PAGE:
Dandelion


Dandelion -

The Dandelion, one of the most common and familiar of spring flowers, is entitled to much higher place than it at present holds in general estimation here. Perhaps because of excessive familiarity with it as a "weed," and partly also in some sections because it is regarded as of essentially medicinal properties, the average person ignores its manifold virtues and possibilities as a salad plant, alone or with other plants, but John Evelyn placed it among his famous seventy-three salad herbs and European gardeners and cooks have made it fashionable on the other side of the Atlantic. In this country also it is now extensively cultivated by Eastern market gardeners, being raised in hothouses between seasons.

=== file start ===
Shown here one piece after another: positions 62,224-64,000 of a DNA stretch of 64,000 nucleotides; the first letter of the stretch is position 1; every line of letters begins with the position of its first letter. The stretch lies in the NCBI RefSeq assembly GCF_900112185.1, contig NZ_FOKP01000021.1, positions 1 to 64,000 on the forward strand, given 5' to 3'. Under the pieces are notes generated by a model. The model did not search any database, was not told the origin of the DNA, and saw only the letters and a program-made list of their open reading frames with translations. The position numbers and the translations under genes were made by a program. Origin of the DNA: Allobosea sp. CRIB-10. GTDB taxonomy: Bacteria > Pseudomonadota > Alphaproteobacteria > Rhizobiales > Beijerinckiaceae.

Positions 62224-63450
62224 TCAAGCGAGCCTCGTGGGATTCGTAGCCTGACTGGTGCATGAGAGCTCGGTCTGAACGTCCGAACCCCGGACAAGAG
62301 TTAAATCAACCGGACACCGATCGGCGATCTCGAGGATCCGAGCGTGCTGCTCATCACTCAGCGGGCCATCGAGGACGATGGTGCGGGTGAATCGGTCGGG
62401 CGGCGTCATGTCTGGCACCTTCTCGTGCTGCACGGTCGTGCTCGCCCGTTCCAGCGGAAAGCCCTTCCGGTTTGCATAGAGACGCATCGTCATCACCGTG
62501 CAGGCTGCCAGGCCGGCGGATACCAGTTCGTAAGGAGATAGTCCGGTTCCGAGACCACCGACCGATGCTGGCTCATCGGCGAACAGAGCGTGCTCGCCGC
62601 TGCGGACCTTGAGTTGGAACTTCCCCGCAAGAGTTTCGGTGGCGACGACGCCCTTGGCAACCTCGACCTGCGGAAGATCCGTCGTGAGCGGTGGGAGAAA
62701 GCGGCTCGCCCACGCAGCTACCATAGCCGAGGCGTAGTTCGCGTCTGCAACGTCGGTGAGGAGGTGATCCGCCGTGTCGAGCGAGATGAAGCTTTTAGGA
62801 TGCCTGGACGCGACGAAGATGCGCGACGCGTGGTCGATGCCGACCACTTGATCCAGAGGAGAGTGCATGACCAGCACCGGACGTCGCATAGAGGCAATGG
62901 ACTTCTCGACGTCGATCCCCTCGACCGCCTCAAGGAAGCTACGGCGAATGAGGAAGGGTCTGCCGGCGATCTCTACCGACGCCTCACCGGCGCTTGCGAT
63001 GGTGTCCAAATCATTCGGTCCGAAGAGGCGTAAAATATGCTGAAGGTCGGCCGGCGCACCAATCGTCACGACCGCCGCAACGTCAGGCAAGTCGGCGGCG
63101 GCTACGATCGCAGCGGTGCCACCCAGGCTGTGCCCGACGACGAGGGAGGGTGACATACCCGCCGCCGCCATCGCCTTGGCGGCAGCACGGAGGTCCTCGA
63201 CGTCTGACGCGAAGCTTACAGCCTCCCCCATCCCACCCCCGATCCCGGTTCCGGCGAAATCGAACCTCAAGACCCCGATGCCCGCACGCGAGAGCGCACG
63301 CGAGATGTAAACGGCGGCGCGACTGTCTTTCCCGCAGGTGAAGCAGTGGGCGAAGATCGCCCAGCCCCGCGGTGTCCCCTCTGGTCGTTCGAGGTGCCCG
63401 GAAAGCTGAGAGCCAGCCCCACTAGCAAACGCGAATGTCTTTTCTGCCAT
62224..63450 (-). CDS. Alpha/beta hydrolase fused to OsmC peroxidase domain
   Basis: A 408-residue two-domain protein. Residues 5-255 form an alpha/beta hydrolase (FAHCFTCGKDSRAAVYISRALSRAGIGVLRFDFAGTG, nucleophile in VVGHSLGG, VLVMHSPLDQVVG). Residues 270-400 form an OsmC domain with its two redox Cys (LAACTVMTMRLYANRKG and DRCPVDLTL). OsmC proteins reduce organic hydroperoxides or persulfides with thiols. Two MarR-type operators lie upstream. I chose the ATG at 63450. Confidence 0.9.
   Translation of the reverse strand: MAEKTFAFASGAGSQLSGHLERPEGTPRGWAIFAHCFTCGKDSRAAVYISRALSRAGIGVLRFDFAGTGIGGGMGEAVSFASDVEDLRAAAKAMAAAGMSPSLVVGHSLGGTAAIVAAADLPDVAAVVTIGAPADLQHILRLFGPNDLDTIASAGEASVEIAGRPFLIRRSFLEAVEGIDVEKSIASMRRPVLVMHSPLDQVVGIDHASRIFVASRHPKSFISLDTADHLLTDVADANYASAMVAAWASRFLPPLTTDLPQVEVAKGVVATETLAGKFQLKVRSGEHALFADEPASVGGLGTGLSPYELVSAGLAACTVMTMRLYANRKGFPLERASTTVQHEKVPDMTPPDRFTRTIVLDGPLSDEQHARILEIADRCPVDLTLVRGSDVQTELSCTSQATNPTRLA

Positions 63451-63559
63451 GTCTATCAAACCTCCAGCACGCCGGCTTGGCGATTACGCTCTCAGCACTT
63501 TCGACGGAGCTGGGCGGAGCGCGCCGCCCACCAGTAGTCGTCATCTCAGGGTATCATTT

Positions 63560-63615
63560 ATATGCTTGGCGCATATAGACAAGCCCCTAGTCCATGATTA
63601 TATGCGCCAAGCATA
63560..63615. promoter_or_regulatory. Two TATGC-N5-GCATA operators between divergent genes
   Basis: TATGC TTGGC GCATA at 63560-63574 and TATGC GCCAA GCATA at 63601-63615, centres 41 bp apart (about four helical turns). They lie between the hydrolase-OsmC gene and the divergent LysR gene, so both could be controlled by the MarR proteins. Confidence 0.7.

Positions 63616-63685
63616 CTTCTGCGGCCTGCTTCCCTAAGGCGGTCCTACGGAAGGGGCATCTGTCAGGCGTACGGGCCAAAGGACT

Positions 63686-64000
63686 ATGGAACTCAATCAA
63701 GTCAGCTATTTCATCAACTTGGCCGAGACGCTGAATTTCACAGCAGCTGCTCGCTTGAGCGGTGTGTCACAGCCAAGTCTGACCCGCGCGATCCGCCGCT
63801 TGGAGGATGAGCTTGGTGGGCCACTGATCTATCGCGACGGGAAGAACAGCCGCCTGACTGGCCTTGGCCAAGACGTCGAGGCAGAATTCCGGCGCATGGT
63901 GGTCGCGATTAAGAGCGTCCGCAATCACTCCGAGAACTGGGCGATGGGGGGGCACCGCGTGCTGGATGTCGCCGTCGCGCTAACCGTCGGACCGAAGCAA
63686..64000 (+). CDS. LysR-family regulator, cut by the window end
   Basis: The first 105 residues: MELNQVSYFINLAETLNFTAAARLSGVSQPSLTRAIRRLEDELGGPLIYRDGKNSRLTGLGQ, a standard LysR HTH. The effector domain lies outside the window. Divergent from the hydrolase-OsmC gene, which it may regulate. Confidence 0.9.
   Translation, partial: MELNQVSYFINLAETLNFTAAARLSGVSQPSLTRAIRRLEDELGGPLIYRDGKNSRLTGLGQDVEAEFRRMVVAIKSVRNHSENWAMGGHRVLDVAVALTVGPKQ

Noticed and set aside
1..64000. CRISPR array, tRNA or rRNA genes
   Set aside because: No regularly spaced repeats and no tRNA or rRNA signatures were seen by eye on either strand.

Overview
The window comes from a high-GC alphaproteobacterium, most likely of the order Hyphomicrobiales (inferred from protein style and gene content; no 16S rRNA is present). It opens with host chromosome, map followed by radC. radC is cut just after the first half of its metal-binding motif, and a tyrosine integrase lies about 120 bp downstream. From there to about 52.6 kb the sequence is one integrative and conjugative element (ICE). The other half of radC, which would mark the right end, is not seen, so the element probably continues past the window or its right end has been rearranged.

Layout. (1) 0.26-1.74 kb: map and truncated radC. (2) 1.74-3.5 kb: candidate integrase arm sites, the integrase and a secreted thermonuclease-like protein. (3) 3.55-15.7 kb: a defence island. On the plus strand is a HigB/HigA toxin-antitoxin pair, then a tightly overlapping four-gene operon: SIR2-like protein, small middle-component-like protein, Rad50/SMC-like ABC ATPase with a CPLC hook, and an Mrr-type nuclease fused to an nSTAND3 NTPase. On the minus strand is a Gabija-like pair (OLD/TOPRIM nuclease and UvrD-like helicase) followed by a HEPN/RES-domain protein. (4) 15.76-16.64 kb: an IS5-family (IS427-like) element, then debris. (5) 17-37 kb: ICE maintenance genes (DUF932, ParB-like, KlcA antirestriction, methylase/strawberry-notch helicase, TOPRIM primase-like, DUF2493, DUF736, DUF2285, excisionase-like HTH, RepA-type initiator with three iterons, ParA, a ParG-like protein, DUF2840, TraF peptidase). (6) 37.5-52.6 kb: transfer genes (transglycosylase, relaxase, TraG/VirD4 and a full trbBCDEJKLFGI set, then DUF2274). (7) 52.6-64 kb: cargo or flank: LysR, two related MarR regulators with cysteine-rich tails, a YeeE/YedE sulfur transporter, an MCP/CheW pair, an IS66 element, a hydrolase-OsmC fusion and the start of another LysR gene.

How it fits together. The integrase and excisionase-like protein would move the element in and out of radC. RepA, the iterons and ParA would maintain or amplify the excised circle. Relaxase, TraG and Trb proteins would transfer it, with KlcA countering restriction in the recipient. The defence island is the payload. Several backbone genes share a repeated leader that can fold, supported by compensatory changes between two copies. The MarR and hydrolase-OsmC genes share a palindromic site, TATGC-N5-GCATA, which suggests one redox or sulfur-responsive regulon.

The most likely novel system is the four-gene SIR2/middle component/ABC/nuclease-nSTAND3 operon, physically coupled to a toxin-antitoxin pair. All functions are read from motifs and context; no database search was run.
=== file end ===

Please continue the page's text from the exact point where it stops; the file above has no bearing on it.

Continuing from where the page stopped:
The leaves when "blanched" by covering with earth, or potted and grown, from strong roots, in a warm dark cellar, are white, crisp and delicious. The young leaves resemble Endive. Even the ordinary green leaves lose much of their bitterness if washed and macerated in several waters and they make excellent spring "greens," especially if stewed with an equal quantity of sorrel leaves.

"Dandelion coffee" and "Dandelion chocolate" are made from the root, roasted and ground. The "coffee" is a mixture of ordinary coffee and powder, or extract, of dandelidon root. The "chocolate" contains one-fifth chocolate and four-fifths roots.


Arround Dandelion in The Grocer's Encyclopedia


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